The Regional Coordinator of the project Alper Acar on the other hand, provided more technical information on the Seyhan River Basin, gave definitions for natural disasters, risks and adaptation capacity and explained why a community-based adaptation is needed. Acar also briefed the participants on the processes and phases of the project.

Following the kick-off ceremony, the participants visited the Akyatan Lagoon, which is one of the largest wetlands in Turkey, located in Karataş town of Adana. Akyatan Lagoon that is an important example where the effects of human activities related to climate change can be seen hosts the biggest dunes of Turkey, as well as important bird and vegetation sites and is one of the worldwide important breeding sites of the green sea turtles (Chelonia mydas). The Akyatan Lagoon that is a natural asset vulnerable to climate change is protected under the Ramsar Convention.

In the framework of the project, efforts will be made to develop a National Climate Change Adaptation Strategy. The project will also develop and carry out early warning systems against natural disasters, climate change adaptation works on the use of water, land and energy as well as community based pilot projects, primarily in the Seyhan River Basin, on the use of agricultural, urban and industrial water, ecosytem services and nature protection fields. Campaigns will be initiated to raise awareness among local population. The project also envisages studies on how to minimize the negative effects of climate change on groups such as women, children, the elderly, the disabled and youth. Central and local government, national and local NGOs, universities, the private sector and academics will contribute to project success through active participation  and ownership in planning and implementation.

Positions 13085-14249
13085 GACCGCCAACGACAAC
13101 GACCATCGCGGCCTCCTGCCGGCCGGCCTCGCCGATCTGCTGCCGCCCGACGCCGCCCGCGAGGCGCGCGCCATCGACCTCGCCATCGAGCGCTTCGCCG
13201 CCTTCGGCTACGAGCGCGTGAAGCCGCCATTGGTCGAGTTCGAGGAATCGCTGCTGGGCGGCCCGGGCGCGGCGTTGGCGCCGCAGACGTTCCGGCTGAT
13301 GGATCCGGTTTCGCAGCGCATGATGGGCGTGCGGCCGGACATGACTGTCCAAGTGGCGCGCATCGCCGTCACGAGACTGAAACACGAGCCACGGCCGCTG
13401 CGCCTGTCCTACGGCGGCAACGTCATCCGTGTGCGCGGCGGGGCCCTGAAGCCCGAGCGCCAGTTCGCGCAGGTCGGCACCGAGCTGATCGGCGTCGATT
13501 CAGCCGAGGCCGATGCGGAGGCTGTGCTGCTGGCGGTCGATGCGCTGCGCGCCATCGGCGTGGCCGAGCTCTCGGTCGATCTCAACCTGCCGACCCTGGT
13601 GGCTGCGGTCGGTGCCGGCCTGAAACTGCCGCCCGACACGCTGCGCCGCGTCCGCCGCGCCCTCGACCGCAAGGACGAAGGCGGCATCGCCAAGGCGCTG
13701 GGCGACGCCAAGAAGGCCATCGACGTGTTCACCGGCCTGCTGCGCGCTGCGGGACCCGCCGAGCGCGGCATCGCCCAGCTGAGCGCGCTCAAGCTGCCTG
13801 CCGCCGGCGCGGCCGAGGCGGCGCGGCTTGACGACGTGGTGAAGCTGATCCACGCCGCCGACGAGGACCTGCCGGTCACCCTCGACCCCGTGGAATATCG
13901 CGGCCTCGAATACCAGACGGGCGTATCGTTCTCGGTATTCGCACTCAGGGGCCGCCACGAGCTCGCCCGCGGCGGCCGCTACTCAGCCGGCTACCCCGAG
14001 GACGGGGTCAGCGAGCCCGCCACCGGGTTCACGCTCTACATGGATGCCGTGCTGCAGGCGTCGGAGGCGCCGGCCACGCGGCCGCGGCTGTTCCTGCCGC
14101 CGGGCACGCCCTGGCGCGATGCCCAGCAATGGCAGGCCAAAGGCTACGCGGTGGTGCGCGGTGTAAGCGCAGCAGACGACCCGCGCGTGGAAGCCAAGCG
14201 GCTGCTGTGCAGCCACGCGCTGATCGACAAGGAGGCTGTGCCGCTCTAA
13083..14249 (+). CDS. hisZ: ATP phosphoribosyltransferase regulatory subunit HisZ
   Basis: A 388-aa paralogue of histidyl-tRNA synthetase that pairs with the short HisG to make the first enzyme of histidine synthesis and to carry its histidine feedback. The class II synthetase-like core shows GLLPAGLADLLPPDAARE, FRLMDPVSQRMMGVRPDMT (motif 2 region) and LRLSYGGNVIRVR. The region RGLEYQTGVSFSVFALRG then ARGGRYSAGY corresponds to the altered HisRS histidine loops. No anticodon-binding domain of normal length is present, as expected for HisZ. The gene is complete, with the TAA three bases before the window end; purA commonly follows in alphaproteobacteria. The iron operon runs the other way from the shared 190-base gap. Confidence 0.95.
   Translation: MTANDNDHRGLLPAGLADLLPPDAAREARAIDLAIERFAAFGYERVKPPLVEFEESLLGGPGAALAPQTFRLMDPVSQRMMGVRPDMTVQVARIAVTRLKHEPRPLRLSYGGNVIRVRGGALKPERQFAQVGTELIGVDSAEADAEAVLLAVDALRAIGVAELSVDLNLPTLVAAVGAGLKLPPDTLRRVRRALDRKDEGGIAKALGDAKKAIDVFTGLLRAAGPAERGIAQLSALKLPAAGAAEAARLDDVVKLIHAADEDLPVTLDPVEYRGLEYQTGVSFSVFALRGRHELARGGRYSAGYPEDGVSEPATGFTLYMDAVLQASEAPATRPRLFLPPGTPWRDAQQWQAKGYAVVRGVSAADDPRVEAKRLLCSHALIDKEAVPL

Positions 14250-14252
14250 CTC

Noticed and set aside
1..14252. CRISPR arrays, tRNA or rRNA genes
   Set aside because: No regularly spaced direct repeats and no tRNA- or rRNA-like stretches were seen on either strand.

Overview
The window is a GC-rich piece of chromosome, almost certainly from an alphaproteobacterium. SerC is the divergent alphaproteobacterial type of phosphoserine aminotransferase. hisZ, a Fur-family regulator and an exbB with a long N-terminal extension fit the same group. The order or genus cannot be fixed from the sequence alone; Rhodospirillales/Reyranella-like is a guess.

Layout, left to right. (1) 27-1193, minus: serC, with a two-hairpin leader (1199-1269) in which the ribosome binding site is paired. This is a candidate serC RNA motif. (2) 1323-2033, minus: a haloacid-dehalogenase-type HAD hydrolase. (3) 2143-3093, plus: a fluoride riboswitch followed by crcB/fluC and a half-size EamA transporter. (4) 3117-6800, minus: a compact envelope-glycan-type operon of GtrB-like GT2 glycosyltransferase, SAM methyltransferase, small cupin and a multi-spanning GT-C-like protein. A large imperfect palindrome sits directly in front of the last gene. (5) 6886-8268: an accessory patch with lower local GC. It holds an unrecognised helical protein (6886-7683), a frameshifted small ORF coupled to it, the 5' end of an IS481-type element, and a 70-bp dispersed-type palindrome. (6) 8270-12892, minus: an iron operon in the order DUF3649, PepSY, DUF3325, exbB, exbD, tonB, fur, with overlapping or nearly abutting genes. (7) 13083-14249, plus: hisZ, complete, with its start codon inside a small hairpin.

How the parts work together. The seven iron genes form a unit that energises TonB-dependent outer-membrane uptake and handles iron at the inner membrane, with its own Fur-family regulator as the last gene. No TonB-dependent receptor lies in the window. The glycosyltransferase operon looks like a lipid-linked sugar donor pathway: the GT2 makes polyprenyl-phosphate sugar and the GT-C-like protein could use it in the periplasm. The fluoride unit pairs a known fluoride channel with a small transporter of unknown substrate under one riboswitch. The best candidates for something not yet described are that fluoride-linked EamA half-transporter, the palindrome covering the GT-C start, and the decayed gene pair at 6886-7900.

This project is the first project dedicated to climate change adaptation in Turkey and is a joint UN initiative with the participation of United Nations Development Programme (UNDP) as the leading agency and coordinator of the project, the Food and Agricultural Organization (FAO), the United Nations Industrial Development Organization (UNIDO), the United Nations Environment Programme (UNEP) and other stakeholders.